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Judge Rules Against Elon Musk in First Big Decision of Battle with Twitter

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Elon Musk has lost a fight to delay Twitter’s lawsuit against him as a Delaware judge on Tuesday set an October trial, citing the “cloud of uncertainty” over the social media company after the billionaire backed out of a deal to buy it.

“Delay threatens irreparable harm,” Chancellor Kathaleen St. Jude McCormick, the head judge of Delaware’s Court of Chancery, said. “The longer the delay, the greater the risk.”

Twitter had asked for an expedited trial in September, while Musk’s team called for waiting until early next year because of the complexity of the case. McCormick said Musk’s team underestimated the Delaware court’s ability to “quickly process complex litigation.”

An epic legal fight between Elon Musk and Twitter began in earnest in a Delaware court on Tuesday as lawyers for both sides fought over how soon the trial should begin.

Twitter is trying to force the billionaire to make good on his April promise to buy the social media giant for $44 billion — and the company wants it to happen quickly because it says the ongoing dispute is harming its business.

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Musk pledged to pay $54.20 a share for Twitter, but now wants to back out of the agreement.

“It’s attempted sabotage. He’s doing his best to run Twitter down,” attorney William Savitt said, representing Twitter in Delaware’s Court of Chancery before the court’s Chancellor Kathaleen St. Jude McCormick. The hearing was held virtually after McCormick said she tested positive for COVID-19.

Musk has claimed the company has failed to provide adequate information about the number of fake, or “spam bot,” Twitter accounts and that it has breached its obligations under the deal by firing top managers and laying off a significant number of employees.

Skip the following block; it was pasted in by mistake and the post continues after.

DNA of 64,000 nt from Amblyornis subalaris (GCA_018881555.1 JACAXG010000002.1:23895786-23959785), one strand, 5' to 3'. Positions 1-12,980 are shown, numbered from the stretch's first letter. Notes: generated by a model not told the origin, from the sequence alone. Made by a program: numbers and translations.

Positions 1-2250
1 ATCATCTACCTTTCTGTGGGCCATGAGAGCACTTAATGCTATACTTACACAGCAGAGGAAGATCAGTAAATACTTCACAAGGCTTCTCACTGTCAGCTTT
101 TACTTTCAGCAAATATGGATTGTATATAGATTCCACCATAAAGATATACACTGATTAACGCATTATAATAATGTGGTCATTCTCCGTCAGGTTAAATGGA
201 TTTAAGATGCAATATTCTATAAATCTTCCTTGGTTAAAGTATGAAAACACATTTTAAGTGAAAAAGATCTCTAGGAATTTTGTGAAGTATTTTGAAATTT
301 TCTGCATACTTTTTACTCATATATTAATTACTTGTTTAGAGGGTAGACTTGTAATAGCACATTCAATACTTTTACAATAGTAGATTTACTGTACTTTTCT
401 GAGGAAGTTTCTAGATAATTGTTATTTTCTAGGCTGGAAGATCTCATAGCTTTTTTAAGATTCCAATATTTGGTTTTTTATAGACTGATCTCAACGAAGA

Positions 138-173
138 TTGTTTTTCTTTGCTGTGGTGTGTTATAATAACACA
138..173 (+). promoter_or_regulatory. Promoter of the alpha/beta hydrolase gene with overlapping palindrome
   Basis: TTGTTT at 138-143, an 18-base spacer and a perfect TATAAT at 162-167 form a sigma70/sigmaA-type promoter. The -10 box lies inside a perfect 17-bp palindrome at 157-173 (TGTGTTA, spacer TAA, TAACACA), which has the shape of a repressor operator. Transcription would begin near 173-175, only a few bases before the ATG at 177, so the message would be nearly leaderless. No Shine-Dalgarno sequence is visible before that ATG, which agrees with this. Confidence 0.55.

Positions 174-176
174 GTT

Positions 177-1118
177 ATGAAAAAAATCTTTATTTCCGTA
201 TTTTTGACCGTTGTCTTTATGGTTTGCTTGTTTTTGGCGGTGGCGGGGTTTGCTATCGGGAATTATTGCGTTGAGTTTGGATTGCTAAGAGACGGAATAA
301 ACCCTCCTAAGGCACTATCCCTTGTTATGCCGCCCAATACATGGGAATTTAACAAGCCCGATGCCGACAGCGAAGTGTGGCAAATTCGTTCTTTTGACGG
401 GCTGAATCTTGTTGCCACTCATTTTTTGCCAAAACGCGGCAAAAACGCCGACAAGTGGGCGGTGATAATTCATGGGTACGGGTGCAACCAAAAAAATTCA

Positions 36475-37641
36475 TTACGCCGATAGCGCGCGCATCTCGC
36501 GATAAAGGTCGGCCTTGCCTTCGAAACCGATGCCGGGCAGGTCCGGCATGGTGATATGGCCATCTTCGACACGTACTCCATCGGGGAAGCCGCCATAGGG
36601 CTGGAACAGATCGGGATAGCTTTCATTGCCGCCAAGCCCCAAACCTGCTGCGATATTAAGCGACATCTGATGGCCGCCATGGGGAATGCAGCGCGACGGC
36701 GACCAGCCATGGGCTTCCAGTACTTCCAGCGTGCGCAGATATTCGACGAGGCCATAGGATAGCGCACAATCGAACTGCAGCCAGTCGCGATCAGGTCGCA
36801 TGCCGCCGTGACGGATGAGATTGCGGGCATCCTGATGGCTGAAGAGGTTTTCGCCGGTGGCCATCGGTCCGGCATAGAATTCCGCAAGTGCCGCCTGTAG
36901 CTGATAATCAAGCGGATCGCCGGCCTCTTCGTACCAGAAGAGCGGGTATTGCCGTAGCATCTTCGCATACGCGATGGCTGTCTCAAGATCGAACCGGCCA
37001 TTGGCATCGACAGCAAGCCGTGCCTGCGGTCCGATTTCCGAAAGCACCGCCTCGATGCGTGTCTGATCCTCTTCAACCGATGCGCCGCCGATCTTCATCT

But the idea the Tesla CEO is trying to damage Twitter is “preposterous. He has no interest in damaging the company,” Musk’s attorney Andrew Rossman said — noting he is Twitter’s second-largest shareholder with a far larger stake than the entire board.

Will Musk be forced to buy Twitter?

Savitt emphasized the importance of an expedited trial starting in September for Twitter to be able to make important business decisions affecting everything from employee retention to relationships with suppliers and customers.

Rossman said more time is needed because it is “one of the largest take-private deals in history” involving a “company that has a massive amount of data that has to be analyzed. Billions of actions on their platform have to be analyzed.”

The Western Journal has reviewed this Associated Press story and may have altered it prior to publication to ensure that it meets our editorial standards.

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